“Undernourished girls and boys face barriers in health, in school performance and later, in the workplace, which limit their human potential and their capacity to contribute to the societies in which they live,” said WFP Executive Director Ertharin Cousin.
“Prioritising nutrition today is an investment in our collective global future. The investment must involve food, agriculture, health and education systems,” she said.
Today some 842 million people – more than one in eight people in the world – suffer from chronic hunger. Yet even more – around two billion people – lack the vitamins and minerals needed to live healthy lives.
If the global community invested US$1.2 billion per year for five years in reducing micronutrient deficiencies, the benefits in better health, fewer child deaths and increased future earnings would generate gains worth US$15.3 billion.
Uganda loses some 1.8 trillion Uganda shillings (US$899 million) annually because of chronic hunger, according to the Cost of Hunger in Africa study, published in June.
“WFP is addressing chronic hunger, especially in the drought-prone Karamoja region, in line with the Uganda Nutrition Action Plan,” said WFP’s Uganda representative, Alice Martin-Daihirou.
Alice Martin-Daihirou said that WFP aims to reach an estimated 40,000 children and women at risk of chronic malnutrition through its mother-and-child health and nutrition programme this year in Karamoja.
In the same region, WFP is supporting school meals, community-based supplementary feeding and asset-creation programmes in a bid to achieve short- and long-term solutions to chronic hunger. WFP works with the Government and other development partners.
Last year WFP bought food worth over US$12 million in Uganda, including from smallholder farmers’ groups, through the warehouse receipt system. WFP is assisting the Government to address chronic hunger, through local purchases using the Purchase for Progress initiative, which targets mostly smallholder farmers.
The theme of this year’s World Food Day is “Sustainable Food Systems for Food Security and Nutrition.” Providing food assistance to 97 million people worldwide, here are some of the ways WFP focuses on nutrition:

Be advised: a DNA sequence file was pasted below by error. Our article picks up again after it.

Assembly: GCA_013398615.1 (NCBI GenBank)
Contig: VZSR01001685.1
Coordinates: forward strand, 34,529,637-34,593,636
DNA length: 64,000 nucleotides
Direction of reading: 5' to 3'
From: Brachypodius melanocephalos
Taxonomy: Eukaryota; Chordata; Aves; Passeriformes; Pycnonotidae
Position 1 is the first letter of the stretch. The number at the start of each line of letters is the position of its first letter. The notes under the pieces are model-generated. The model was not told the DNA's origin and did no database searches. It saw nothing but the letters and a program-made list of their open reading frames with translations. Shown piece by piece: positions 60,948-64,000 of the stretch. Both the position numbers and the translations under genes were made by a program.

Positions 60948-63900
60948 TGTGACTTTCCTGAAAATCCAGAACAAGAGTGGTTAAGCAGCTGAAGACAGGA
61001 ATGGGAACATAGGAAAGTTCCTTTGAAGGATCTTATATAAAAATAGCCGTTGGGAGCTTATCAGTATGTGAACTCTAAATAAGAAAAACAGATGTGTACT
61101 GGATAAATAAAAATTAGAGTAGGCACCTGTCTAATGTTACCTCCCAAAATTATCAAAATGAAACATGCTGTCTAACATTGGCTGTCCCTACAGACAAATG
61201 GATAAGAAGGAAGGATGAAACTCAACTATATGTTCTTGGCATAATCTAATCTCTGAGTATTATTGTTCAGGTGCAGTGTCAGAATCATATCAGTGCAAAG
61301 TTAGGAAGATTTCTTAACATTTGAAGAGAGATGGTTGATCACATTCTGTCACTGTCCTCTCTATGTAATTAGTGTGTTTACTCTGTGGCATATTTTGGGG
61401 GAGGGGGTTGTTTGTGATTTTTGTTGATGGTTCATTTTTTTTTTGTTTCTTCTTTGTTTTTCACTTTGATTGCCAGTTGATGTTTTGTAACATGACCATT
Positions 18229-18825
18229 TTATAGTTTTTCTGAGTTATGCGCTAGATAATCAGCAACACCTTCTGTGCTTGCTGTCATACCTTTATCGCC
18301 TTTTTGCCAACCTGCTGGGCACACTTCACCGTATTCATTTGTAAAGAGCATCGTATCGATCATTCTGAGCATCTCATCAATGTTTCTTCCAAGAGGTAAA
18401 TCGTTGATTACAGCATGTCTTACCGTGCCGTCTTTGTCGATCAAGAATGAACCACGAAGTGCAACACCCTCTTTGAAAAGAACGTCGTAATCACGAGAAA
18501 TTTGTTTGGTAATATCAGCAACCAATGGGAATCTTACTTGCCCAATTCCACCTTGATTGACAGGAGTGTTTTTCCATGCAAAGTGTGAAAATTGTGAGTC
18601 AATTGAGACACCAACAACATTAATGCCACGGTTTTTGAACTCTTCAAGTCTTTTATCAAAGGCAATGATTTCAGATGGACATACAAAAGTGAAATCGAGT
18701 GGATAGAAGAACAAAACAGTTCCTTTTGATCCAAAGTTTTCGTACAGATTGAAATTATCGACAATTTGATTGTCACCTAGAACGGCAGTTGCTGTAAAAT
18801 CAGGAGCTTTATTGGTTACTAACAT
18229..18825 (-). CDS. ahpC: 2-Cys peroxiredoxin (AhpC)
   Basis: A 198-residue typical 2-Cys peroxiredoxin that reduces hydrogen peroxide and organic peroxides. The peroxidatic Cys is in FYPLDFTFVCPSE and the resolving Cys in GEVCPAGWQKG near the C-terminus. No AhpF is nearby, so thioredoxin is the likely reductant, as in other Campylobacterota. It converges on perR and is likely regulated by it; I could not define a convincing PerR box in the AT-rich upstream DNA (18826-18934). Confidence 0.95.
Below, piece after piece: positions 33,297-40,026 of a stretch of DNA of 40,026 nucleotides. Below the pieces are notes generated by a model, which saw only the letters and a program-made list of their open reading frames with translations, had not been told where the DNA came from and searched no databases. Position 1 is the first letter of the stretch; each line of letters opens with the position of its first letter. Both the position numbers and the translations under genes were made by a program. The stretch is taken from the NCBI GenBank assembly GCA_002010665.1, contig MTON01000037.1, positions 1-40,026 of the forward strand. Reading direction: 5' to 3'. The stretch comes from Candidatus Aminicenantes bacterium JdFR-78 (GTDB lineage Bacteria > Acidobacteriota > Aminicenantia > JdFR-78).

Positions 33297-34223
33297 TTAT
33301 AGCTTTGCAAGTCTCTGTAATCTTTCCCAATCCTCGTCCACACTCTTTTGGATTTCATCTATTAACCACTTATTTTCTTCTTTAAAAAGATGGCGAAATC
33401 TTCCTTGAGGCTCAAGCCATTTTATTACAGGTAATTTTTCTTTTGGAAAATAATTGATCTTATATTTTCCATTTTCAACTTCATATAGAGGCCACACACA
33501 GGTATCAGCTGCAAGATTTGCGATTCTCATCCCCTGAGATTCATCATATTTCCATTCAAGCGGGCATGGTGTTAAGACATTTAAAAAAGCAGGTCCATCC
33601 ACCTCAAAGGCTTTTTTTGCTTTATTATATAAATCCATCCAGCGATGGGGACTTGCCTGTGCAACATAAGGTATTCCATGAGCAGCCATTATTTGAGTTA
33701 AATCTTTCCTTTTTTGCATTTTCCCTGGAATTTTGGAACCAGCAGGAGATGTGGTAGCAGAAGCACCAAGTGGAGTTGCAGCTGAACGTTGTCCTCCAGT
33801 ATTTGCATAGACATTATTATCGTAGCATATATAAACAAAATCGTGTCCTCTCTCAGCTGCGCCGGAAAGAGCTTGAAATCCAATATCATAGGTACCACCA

• Rapidly increasing the number of children and new mothers who receive new nutritionally enhanced food products.
• Focusing on the crucial 1,000-day window – from the womb to two years of age – when getting sufficient nutrients and calories is crucial for full growth.
• Stepping up assistance through cash and vouchers when food is available in markets, so consumers can buy more fresh and varied local foods.
• Emphasising dietary diversity and fresh foods in its school feeding programmes, by working with local communities and farmers.
• Working with private partners and research institutes to assess the nutritional impact of providing fortified rice in school meals.
• Supporting the creation of a solid evidence base to guide countries in their nutrition policies and strategies, such as the recent Cost of Hunger in Africa survey,
To learn more about WFP’s nutrition work in Uganda, visit our dedicated country page:
WFP celebrates World Food Day with its sister UN food agencies, the Food and Agriculture Organization of the United Nations (FAO) and the International Fund for Agricultural Development (IFAD).
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WFP is the world's largest humanitarian agency fighting hunger worldwide. Last year, WFP reached more than 97 million people in 80 countries with food assistance.
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